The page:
familiar with inflexible reality, there is no reason for surprise if, in the moment of reaction from the illusions of the past, certain spirits, unable to keep the golden mean, permit themselves to be led captive by exaggerations of quite another kind, and, taking the leap over realism, fall into a pessimism which shows things to them, no longer such as they are, with the impress of facts, hard and brutal enough already, upon them, but even more sad and evil than the reality. But we may well think it strange that such exaggerations, heavy discouragements as they are to humanity, should win their growth and start into theories in the very country of Leibnitz, and of systematic optimism—the country seemingly destined, by the political events of our times, to lead all others in giving brightness and cheer to all judgments of the aspect of the world.
There has arisen in Germany a philosophic school built on the belief that, in existence taken as a whole, evil prevails over good—a school that sighs for the annihilation of being as the sole relief from its miseries. It is one of Cousin's most just remarks that the path of German metaphysics, opened by Kant, must find its logical issue in nihilism. Indeed, the romantic writers, relying on Schelling's half-mystical system, did not hesitate to preach a sort of quietist indolence as the highest aim given to man to reach. Thus Schlegel, with other critics of the same school, was led to envy for man "the divine idleness and happy life of plants and flowers;" and, in his famous work "On the Language and Wisdom of the Indians" (Heidelberg, 1808), to admire the calm and passionless life of Oriental ascetics. Homer, whom romanticism had already sacrificed to Ossian, saw himself ere long dethroned by Buddha. The political events of this lower world had no power to shake souls permeated by so lazy a wisdom. Yet it was the hour of storms raging everywhere—the hour for the crash and downfall of the old Germanic edifice, when Austria and Prussia trembled for their threatened successive overthrow under the blows of Napoleon; but all this mattered little to those mystic spirits who persisted in living in an ideal world, careless of French bayonets, or the embargo, or the Confederation of the Rhine. They averted their looks, especially from those low creatures who struggle on the earth's surface to win their bread, and proclaimed that the perfection of the science of life is to do nothing. It is true these fine theories were put forth in a highly-emphatic style, which provoked Richter's raillery, and gave a flat contradiction to the quietist doctrines they upheld.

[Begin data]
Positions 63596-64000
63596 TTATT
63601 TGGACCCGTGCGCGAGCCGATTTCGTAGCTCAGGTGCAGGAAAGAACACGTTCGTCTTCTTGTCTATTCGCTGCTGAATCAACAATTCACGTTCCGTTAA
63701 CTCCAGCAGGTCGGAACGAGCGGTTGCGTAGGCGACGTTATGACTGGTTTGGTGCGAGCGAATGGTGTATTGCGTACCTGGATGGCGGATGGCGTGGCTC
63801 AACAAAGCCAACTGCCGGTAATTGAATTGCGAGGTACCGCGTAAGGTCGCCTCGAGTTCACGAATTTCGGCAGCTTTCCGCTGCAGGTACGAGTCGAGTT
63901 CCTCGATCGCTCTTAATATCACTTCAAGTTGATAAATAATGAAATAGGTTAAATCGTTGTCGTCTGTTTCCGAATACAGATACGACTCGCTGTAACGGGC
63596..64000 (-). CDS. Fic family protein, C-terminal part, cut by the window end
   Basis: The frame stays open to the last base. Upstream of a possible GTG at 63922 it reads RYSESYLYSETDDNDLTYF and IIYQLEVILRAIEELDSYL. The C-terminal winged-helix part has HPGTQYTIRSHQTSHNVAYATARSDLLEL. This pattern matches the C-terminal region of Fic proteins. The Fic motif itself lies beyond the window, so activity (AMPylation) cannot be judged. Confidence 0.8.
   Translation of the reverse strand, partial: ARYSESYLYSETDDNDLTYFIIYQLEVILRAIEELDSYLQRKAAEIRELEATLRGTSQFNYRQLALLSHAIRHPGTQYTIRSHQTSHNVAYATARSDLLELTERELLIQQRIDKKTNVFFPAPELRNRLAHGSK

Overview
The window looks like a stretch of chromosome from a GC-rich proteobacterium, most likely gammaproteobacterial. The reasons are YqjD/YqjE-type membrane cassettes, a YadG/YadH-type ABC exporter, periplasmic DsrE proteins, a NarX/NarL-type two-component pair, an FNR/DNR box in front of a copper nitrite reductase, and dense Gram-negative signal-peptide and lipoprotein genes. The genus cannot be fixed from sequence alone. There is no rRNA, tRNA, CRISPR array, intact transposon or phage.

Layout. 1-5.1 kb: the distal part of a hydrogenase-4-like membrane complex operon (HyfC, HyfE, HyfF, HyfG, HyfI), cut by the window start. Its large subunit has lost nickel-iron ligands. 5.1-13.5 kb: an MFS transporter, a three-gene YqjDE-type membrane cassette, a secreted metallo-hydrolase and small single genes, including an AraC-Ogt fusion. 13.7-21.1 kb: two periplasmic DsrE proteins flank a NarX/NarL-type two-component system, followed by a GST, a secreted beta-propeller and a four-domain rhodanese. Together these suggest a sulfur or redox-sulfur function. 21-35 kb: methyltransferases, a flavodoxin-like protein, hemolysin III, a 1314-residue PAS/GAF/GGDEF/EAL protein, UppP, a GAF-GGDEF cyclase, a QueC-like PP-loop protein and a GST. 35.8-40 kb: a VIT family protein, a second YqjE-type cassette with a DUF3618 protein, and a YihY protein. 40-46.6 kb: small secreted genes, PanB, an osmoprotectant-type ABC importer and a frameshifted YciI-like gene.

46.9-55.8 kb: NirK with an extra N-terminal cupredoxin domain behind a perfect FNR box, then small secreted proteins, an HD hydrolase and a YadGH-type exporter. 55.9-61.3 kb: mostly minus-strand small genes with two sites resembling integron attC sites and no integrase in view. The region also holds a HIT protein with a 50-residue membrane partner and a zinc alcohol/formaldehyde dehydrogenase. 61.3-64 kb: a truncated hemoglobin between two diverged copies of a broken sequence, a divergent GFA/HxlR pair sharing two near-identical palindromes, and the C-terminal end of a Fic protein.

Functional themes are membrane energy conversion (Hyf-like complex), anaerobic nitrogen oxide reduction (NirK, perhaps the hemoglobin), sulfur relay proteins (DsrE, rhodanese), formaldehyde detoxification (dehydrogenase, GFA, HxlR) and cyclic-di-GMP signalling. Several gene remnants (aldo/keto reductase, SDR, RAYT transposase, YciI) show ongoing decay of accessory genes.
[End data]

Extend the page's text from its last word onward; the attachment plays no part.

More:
In 1819, Schopenhauer's great work appeared, "The World regarded as a Manifestation and a Will." Though this philosopher was an independent thinker, disconnected with any school, he too had yielded to the influence of Eastern studies. "I have been fortunate enough," he said, "to be initiated into the Vedas, access to which was opened to me by the Upanishad's, a great enlargement of my mental vision, for I believe this age is destined to receive from Sanscrit litera-